Military personnel stationed in Ontario are entitled to a 49 per cent discount on beer, wine and liquor at some LCBO locations, a report revealed Thursday.
The discount, which the LCBO is obligated to provide under a federal law, "has been in place and has remained unchanged for many years," LCBO spokeswoman Genevieve Tomney told CBC News in an email.
But the Toronto Star says the concession is "the latest revelation on the Liquor Control Board of Ontario's little-known discount programs."
According to The Star, Ken Rubin, an Ottawa-based investigative researcher and a leading access-to-information activist, obtained details on the discount through provincial freedom-of-information legislation.
The paper says the documents "show that over a six-year period beginning 2007-08, foreign military personnel assigned to temporary duties in Canada saved almost $850,000 from their booze purchases, which was lost revenue for the LCBO and, in turn, less money for the province."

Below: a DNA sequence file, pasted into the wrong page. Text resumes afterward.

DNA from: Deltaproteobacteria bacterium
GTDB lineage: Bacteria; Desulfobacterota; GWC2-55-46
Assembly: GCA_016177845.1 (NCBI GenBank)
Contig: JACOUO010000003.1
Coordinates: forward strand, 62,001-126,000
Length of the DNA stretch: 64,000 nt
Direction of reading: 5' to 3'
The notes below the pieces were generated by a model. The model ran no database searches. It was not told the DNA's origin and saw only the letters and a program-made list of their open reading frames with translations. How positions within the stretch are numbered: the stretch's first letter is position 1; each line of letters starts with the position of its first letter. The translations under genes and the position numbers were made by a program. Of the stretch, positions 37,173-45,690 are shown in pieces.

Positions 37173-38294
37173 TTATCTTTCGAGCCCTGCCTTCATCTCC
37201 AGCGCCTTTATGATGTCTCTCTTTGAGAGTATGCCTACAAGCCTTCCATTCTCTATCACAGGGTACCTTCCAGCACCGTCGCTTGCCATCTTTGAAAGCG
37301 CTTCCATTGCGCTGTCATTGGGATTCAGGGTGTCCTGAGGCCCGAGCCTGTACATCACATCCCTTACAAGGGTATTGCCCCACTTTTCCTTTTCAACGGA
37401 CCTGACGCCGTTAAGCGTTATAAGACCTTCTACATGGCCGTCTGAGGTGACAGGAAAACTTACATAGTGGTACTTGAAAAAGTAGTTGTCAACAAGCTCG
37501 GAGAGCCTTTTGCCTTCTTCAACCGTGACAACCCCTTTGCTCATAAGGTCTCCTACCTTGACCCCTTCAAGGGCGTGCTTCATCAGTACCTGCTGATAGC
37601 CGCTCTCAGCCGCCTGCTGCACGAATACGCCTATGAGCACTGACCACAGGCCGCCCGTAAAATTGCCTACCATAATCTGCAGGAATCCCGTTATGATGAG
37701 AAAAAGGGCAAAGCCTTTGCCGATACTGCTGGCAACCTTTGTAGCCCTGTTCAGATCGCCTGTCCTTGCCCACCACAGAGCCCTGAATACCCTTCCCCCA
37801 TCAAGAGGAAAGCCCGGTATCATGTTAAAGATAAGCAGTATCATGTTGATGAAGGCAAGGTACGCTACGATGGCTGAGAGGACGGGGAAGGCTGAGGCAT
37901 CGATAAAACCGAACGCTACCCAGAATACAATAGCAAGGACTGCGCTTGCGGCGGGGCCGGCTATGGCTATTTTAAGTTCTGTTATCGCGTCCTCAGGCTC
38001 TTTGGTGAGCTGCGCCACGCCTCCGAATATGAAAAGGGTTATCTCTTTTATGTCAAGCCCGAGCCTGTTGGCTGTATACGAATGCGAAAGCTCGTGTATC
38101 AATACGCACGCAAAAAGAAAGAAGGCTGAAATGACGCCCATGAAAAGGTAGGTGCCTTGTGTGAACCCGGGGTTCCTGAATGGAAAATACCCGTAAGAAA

Tomney says 181 individuals authorized with a NATO Liquor Permit can take advantage of the discount, but added the amount of liquor they can buy is based on rank.
NATO cardholders are allowed one tax-free purchase per month at the store designated on their permit, she explained, and when they are no longer stationed in Ontario, cardholders must return the card to the LCBO.
Tomney confirmed that LCBO and government employees — federal or provincial — do not receive any discount from the corporation.
"The federal government is required to pay full retail price when purchasing from the LCBO. This has consistently been the policy and practice of LCBO in historical memory," Tomney wrote.
In June 2013, the LCBO began giving foreign embassies and consulates a 49 per cent discount on beer, wine and liquor prices.
A so-called "embassy" discount — which also applies to federal government purchases — was already in place, but the agency made its products even cheaper for this group starting June 23.